Kenny and Loretta Qualls and children, Garrett and Shelby, of Lake City have been named the 2010 Craighead County Farm Family of the Year.
Loretta's family did not farm but she was raised in the country near Jonesboro and has enjoyed working with her husband as their farm has grown through the years. She is the daughter of John and Sue Reeves. She has two sisters. Loretta went to cosmetology school and was a hair stylist before joining the family farm full time.
In the home they built on Dennis Street in Lake City, she had a small area complete with mirror, sink, and chair just for the family's hair care.
"Some boys dream of playing in the "Big Leagues," Kenny said. "All I ever dreamed of being was a farmer. My father promised his children he would help us get started in a career of our choosing, if we were willing to work hard and get an education."
Kenny graduated from high school went to ASU for one year with the intention of getting a degree. As he acquired more acres, he had to make a decision between college and farming.
Kenny recalls the unfortunate drought of 1980. Over the next few years, thousands of acres of land changed hands, and there was a flood of used equipment hitting the auctions making equipment affordable for beginning farmers.
"With the help of my Dad, I was able to acquire a little of both, land and equipment," he said.
Loretta said her dream was to have a family.
"We have both been very blessed to be able to live out our dreams," Loretta said.
Garrett, 21, like his Dad, loved farming and became a full partner in 2009.
Garrett makes up the fifth generation of the Earnharts and fourth generation of the Qualls to farm.
"I always knew Garrett would be a farmer," his mother said. "When he was a toddler, he took his tractors, trucks and equipment where he plowed and made perfect rows in my backyard."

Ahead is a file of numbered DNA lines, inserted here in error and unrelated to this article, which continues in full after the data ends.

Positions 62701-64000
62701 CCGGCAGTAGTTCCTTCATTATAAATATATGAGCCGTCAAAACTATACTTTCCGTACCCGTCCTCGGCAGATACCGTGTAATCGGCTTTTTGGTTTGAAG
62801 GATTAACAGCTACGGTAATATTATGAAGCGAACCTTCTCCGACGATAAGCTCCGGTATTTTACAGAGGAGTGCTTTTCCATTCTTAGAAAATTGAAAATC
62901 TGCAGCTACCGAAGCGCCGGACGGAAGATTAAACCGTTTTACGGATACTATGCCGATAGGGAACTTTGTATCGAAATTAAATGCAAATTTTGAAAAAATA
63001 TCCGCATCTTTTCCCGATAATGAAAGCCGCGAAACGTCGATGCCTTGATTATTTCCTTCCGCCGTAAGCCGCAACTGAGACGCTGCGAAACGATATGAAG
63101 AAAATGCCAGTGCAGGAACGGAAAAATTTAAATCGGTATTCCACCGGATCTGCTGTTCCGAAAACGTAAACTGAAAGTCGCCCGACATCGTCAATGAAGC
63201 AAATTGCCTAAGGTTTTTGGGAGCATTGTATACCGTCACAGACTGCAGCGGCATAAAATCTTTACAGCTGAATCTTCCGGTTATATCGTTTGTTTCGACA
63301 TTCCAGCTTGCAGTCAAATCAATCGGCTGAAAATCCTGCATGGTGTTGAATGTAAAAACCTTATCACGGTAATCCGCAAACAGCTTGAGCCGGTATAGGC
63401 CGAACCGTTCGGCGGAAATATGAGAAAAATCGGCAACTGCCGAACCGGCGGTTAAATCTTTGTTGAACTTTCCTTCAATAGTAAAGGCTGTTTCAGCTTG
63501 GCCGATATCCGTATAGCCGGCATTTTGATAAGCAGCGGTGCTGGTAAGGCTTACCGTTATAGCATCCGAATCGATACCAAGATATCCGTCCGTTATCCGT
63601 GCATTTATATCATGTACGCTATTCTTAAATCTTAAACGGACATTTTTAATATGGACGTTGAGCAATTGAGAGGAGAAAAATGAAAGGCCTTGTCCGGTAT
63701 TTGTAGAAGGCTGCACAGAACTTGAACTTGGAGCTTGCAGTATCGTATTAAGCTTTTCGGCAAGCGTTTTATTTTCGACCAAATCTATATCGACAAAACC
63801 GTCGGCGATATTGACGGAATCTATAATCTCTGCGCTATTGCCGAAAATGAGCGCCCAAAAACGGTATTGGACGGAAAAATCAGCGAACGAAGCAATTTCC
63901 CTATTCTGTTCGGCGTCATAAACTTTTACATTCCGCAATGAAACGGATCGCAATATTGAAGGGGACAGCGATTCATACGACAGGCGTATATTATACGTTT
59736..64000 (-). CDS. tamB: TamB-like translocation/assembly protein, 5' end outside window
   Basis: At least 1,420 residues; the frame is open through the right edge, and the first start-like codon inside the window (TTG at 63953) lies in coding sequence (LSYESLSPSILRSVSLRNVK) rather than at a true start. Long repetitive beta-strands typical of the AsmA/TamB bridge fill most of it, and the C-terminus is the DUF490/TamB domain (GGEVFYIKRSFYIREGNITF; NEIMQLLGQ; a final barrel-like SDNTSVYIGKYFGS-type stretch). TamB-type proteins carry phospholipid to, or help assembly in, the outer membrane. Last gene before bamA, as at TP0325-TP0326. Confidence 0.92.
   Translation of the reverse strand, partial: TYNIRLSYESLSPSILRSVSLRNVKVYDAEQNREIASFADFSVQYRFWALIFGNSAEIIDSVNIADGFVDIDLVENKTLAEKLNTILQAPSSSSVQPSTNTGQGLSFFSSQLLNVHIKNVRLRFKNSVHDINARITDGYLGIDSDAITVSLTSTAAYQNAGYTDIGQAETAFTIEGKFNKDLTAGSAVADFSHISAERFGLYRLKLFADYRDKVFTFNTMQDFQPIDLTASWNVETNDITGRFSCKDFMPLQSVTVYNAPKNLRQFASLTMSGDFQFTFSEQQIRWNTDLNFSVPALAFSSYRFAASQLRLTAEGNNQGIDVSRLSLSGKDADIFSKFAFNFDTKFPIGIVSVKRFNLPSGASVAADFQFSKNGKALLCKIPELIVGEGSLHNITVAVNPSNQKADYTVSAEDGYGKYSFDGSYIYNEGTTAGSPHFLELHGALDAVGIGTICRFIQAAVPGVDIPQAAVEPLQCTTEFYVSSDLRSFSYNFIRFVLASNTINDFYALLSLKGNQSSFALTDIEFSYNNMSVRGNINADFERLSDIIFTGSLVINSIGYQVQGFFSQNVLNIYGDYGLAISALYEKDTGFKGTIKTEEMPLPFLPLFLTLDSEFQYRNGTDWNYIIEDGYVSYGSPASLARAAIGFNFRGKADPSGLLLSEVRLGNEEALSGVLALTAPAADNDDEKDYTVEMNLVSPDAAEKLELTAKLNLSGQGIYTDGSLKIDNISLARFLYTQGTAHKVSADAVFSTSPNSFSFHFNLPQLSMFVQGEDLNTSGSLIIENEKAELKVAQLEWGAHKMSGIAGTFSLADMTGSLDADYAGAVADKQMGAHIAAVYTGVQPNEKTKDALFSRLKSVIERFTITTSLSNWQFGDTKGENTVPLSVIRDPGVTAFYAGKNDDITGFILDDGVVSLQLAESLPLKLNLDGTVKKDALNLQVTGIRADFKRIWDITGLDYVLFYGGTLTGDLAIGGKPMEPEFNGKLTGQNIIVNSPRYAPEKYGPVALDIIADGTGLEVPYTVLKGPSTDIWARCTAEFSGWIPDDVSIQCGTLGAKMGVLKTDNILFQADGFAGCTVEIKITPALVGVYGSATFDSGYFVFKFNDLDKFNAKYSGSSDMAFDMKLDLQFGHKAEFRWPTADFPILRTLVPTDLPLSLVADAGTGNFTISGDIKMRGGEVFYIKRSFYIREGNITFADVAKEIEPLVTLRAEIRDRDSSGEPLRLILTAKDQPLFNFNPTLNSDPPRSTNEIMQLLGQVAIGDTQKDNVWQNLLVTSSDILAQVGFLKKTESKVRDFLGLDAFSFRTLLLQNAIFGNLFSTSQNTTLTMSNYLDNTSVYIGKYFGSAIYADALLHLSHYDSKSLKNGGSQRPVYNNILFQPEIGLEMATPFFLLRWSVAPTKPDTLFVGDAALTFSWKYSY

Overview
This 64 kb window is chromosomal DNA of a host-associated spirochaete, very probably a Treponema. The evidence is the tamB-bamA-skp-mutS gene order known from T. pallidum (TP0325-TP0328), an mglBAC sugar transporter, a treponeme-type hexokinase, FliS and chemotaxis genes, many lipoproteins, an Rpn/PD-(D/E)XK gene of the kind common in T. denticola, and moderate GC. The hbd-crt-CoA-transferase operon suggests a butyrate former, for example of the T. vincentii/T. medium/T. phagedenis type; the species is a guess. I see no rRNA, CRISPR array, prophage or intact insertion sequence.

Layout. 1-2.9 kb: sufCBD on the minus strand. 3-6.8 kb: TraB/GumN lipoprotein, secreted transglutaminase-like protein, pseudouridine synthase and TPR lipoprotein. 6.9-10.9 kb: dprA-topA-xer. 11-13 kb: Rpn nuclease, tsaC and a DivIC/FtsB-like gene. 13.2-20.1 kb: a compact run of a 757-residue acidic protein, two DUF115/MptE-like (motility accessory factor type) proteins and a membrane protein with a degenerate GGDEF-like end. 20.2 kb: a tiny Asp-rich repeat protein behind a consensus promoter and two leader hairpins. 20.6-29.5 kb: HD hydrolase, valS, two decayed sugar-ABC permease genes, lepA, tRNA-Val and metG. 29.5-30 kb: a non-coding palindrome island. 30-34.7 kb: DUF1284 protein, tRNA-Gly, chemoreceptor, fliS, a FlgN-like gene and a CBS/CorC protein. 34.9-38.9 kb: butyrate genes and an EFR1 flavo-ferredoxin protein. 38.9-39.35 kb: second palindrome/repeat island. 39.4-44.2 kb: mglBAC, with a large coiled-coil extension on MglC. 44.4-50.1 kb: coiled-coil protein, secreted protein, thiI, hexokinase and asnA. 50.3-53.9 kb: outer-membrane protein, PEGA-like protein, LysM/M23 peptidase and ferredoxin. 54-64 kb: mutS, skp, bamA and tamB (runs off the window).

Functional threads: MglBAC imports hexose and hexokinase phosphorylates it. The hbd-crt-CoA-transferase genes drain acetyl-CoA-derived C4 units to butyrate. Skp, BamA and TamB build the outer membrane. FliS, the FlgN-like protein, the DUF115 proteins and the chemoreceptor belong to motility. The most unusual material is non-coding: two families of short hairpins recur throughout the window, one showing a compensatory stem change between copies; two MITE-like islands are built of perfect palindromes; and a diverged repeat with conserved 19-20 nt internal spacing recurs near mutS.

Garrett has been busy since his high school graduation from Buffalo Island Central in 2007. He will graduate from Arkansas State University in December with an Agriculture Business Degree. He has worked full time and gone to school full time.
"My Dad was great about giving me the time I needed for my studies," Garrett said. "I feel fortunate to be able to do what I love to do."
Garrett has become involved in the Young Farmers and Ranchers Program with Craighead County Farm Bureau this year.
Shelby, 18, is a 2010 graduate of Buffalo Island Central High School. She plans to start to Arkansas State University this fall where she will major in radiology. Her goal is to be a radiologist and she also wants to own a formal dress shop.
Shelby also has worked part-time on the family farm. She cleans the shop, drives the grain buggy when she needed, helps her mom with the paperwork, helps move the trucks and vehicles from field to field and is on call where she is needed during the busy season.
Shelby performs in many pageants across Arkansas and played basketball during her high school years at BIC.
Both Shelby and Garrett take time to volunteer as counselors at their church camp every year.
The family is members of Community of Christ Church in Caraway where Kenny serves as pastor.
Kenny serves as Craighead County Board member, cotton division chairman, mineral rights committee member, wheat and feed grain division member, Northeast Arkansas Expo Soybean Association-2008-present, and serves on the Arkansas Boll Weevil Eradication Foundation-Board of Directors form 2007-present.